It took me years of working on other’s startups to learn that you could get the high without being the founder. As startups tend to be over-stretched and under-resourced, this makes them ideal environments for entrepreneurial people. Entrepreneurship is a muscle that you can stretch within someone else’s startup, as long as it’s aligned with the overall business goals. …
Emilie Bellet is CEO and founder of Vestpod, a company dedicated to helping women to be smarter with their finances. She is also possibly the most relatable woman in financial education, or as Refinery29 put it, “The Coolest Woman In Money.”
I went to her workshops back when Vestpod was first starting out, and what I liked about them was the tone. Before that evening, I’d never been in a room only with women, only talking about money.
I signed up to the Vestpod email newsletter, full of links like “10 Easy & Sensible Ways to Save Money” as well as “Closing the ‘first promotion’ gender gap.” (For every 100 men promoted or hired into their first management position, only 72 women are given the opportunity to take the same step.) …
If you want to start your own thing someday, sometimes the best education is the one you design yourself, by working with early-stage founders. In the short-term it’s more cost-effective than an MBA, and in the long run it’ll change you by instilling grit.
Since the process of bringing on early employees to a recently-formed startup is often random and unscientific, it can be hard to understand. To illustrate why some people get hired and others don’t, I wanted to share a fictional story about ‘Jane’ and ‘Barb’. Let’s pretend I was the founder.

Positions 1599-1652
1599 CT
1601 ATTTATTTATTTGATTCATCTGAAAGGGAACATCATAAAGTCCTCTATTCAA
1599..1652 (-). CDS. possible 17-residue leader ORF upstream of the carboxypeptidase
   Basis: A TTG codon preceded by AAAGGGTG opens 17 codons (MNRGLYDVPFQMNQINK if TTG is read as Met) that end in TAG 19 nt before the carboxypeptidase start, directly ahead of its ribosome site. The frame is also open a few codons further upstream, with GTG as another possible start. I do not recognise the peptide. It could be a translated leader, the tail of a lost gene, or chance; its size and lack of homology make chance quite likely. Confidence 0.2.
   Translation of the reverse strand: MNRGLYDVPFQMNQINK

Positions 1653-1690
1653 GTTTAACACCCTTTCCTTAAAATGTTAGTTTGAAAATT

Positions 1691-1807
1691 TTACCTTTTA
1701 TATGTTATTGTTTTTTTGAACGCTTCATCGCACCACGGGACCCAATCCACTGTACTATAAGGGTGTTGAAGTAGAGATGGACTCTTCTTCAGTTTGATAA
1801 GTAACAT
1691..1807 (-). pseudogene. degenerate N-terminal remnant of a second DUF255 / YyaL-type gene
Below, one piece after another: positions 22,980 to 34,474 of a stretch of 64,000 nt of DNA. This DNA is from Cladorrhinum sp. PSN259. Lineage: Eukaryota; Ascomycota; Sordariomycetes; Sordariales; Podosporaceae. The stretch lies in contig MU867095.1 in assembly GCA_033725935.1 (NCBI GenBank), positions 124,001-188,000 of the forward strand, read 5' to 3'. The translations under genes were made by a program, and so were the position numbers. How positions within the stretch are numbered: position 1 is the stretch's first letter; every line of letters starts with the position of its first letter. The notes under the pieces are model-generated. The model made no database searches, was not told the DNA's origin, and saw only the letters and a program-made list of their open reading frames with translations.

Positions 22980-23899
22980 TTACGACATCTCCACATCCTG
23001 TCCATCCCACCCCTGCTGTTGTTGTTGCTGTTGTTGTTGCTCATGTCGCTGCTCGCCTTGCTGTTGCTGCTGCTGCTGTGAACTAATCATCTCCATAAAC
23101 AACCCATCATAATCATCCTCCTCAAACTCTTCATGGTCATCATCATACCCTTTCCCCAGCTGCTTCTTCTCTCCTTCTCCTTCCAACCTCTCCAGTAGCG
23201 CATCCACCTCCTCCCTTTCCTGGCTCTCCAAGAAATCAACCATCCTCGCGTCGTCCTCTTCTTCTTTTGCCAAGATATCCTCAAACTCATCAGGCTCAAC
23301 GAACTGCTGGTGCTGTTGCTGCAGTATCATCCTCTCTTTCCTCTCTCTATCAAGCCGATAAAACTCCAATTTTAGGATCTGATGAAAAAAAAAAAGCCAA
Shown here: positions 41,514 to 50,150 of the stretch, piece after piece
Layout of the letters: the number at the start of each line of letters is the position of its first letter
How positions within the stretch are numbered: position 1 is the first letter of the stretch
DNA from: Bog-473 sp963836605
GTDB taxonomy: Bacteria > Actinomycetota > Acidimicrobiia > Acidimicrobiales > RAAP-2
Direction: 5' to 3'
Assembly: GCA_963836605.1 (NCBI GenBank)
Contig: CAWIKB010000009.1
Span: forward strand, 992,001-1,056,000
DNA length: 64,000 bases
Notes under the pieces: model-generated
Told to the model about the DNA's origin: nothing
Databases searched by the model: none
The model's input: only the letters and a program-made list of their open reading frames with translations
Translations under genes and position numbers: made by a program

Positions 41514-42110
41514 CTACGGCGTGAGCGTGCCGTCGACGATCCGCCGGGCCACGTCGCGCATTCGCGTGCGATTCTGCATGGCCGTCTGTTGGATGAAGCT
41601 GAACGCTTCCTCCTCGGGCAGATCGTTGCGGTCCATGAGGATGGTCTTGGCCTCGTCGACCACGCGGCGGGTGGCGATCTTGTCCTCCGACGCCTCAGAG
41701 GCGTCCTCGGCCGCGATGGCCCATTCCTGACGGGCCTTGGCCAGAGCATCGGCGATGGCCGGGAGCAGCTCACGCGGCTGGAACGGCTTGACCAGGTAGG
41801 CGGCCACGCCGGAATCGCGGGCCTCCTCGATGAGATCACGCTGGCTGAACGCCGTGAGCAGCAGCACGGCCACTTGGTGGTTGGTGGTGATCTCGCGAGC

(These insights are based on my time working with Escape the City in London, where I often got asked how to ‘break in’ to startups by corporate members.) …
When I was 12, I’d see high school kids walk by and think, when I’m their age, when I’m 17 I’ll have it all figured out. I’ll know how to talk to boys, those girls will want to hang out with me. And then I got to 17 and… things were even more confusing.
This kept happening — at every stage of my life I kept waiting to ‘get there’. As I got older, different friends started going through different stages at different times.
These days, half my whatsapp chats have photos of New babies! Engaged! Weddings! The other half have photos from friends who are travelling through Colombia or Ethiopia, or screenshots of text messages from friends are dating here in London. …